66 percent of Chinese physicians experienced disputes with patients
A Chinese doctors' group on Sunday urged respect for physicians and a crackdown on illegal behavior after relatives of a patient assaulted three doctors at a hospital in Beijing.
"We consider 'strong condemnation' not strong enough to express our anger, but believe that an isolated incident should not destroy the relationship between doctors and patients," the Chinese Medical Doctor Association (CMDA) said on its Sina Weibo account on Sunday.
The statement came after the incident involving a 46-year-old man surnamed Zheng allegedly assaulted He Yingdong, an obstetrician at the Peking University First Hospital on September 22, when Zheng's wife was about to give birth.
Zheng struck He when He explained to Zheng why his wife was not suitable for a cesarean section, police in Beijing's Xicheng district said.
The police also said on Saturday on WeChat that they have taken Zheng into custody for allegedly assaulting He.
Zhang Ruixi, He's colleague and one of two other doctors who Zheng also allegedly assaulted, said on Weibo on Friday that He had fractures in his eyes and jaw and had been experiencing post traumatic stress disorder.
Closed-circuit video in the hospital showed that Zheng's 19-year-old daughter, a student at Capital Normal University in Beijing, also assaulted the three doctors at the hospital, but "sincerely regrets her behavior" afterward, the police report said.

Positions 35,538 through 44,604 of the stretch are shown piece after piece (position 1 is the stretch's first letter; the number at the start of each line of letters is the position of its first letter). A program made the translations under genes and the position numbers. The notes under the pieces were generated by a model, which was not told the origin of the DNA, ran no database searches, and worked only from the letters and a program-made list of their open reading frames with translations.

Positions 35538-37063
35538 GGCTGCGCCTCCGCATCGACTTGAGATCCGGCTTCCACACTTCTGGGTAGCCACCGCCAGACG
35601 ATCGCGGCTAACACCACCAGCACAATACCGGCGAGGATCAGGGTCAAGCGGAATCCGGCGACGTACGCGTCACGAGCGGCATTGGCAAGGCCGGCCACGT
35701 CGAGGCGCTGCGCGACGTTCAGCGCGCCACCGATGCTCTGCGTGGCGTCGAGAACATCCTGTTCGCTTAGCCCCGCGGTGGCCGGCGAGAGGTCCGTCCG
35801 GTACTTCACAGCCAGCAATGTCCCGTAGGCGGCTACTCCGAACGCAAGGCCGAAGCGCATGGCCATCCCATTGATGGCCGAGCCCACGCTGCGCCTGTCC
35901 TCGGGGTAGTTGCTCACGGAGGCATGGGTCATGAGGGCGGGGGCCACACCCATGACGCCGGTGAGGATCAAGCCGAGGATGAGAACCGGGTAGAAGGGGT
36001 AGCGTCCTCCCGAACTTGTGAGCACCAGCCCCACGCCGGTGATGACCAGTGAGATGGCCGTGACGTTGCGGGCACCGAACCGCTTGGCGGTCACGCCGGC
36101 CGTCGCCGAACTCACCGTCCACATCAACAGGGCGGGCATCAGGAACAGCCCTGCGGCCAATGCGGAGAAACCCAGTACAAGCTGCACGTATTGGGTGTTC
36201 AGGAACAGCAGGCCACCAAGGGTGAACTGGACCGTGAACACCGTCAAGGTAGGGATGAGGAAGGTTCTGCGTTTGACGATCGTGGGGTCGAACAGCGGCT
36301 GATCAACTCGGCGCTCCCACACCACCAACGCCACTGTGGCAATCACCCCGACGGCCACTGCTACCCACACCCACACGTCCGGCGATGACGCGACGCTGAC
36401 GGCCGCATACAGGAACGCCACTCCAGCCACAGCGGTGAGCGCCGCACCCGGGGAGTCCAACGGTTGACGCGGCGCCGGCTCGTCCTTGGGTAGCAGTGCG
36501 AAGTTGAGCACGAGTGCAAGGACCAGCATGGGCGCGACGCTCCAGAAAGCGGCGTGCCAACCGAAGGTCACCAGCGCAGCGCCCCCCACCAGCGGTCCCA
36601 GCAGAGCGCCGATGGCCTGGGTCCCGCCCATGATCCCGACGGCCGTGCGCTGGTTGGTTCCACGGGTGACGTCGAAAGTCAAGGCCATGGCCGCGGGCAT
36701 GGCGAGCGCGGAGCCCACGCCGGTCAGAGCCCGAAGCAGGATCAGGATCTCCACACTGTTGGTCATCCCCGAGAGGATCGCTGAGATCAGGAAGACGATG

The police report has been read over 100,000 times as of press time. Most netizens said they appreciate the police's work and urged that Zheng be severely punished.
The hospital also published a statement on Friday vowing to "preserve the honor of doctors," which was forwarded on Saturday by a security administration office under the Ministry of Public Security, which stressed zero-tolerance for violent behavior toward doctors.
Assaults on doctors are not rare in China. On September 12, relatives of an elderly man who died at a hospital in Xiangyang, Hubei Province assaulted the man's doctor.
Altogether, 66 percent Chinese doctors experienced disputes with patients, according to a survey released by CMDA, hebnews.cn, a news site affiliated with the government of North China's Hebei Province, reported on Thursday.
The government should do more to protect patients' rights and the safety of doctors, Wang Shan, a professor at Peking University People's Hospital, told the Global Times on Sunday.
Liu Ruishuang, a professor at Peking University's Institute of Medical Humanities, told the Global Times that social and professional circles should discuss issues such as to what extent patients and their relatives can decide on the treatment to be taken.